4. When promoters scout for inventions, they are not comfortable dealing with more than one or two people. If the invention was the output of a collaborative effort between 4 or 5 inventors, it is better that the entire team appoint one or two spokesperson to speak for them, or hire an IP consultant or attorney to represent their interests. Typically, in the case of universities or research institutions, commercialisation is hampered by the fact that unless each of the inventors agrees with the terms of license, the licensor cannot have the technology transferred to his company.

5. It is essential that the IP be disclosed in one or two or perhaps three documents in their entirety. Normally, the patent document would contain the specification of the core technology, while allied processes, know-how and manuals would be available in the form of copyrights. When an industry person is looking at the technology with a view to licensing it into the company, she would ensure that she is licensing in every component. Proper documentation of the invention and its components are essential. Also if manuals have not been written as yet, it would benefit the inventor to develop at least the preliminary process related content so that the promoter/licensee is able to understand and use the invention and assess its effectiveness.

6. The inventor should have a basic idea of the value of his invention to the industry and the value that a promoter would pay for the invention. Typical license values may be identified based on similar transactions in the industry. If the license fee is 2% of the sales value in similar class of goods, your invention is not likely to fetch more. The inventor should also know what it cost him to develop the technology, the cost of the technology currently in use in the market, and the cost of developing an alternative technology. If the cost of developing the alternative technology is significantly higher than retaining the current technology, then the promoter/entrepreneur would study the situation to understand if the new technology would yield far greater returns than retaining the old.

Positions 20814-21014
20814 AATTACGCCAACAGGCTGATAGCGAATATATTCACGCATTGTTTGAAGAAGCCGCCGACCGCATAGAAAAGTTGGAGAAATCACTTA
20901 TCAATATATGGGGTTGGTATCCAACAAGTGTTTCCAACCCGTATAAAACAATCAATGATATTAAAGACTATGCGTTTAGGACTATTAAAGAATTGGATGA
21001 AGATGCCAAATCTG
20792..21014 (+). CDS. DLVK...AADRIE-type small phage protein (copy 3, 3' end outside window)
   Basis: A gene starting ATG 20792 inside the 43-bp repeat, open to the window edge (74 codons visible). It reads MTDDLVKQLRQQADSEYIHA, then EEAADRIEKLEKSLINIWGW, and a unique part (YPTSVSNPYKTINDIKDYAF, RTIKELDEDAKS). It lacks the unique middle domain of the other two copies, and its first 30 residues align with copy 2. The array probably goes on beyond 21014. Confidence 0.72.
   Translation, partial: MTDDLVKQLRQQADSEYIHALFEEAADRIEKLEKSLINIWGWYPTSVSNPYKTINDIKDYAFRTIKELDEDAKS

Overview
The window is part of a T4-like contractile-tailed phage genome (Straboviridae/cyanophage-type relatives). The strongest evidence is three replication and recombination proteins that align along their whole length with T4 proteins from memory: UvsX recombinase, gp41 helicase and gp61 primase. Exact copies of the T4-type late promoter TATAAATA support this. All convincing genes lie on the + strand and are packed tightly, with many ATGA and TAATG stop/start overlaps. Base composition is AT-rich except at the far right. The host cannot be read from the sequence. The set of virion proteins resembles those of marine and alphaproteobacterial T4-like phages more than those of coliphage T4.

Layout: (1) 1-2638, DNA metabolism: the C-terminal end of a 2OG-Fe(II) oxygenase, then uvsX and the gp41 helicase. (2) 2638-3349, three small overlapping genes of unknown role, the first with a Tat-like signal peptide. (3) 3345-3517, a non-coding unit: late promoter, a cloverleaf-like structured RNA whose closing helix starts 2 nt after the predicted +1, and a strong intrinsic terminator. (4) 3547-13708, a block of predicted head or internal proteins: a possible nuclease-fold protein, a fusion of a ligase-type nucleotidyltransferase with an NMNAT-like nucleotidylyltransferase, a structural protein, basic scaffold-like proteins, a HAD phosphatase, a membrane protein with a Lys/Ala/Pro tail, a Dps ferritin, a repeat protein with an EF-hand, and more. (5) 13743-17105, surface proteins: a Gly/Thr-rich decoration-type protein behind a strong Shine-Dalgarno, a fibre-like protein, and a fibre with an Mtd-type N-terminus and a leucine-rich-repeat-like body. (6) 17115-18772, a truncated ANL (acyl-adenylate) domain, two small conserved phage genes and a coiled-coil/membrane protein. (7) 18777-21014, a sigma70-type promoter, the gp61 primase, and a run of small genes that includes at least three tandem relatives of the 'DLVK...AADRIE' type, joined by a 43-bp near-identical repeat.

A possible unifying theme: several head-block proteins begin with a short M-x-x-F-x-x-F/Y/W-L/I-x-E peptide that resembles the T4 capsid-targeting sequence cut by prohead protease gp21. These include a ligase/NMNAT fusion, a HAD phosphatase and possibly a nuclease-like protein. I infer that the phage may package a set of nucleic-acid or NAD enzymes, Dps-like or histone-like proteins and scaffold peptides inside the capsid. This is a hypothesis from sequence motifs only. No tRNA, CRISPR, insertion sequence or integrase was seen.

7. The inventor should attempt to familiarise herself with the process of taking new technologies to market in her industry. In general, for new technologies, the value of the IP in the product is considerably less compared to the value of the product. For instance, in a blockbuster medical device, the value of the new technology would be about 2-3% of the value of the product. The value of the brand, the cost of branding, the supply chain and logistics, the cost of ensuring that the product is accessed by the consumer ensures the success of the product. In pharmaceuticals, on the other hand, the value of the patent constitutes a comparatively higher value in the value of the product.

8. Industry players are bound by budgets and are inherently suspicious of unproven technologies – and rightly so. Inventors with a reputation for strong commercial inventions have a better chance of getting higher royalty rates for their technologies. Independent inventors can add value to their technologies by having them validated by reputed organisations such as the CSIR-URDIP, or an IIT research team. Of course, this must be done in the strictest confidentiality.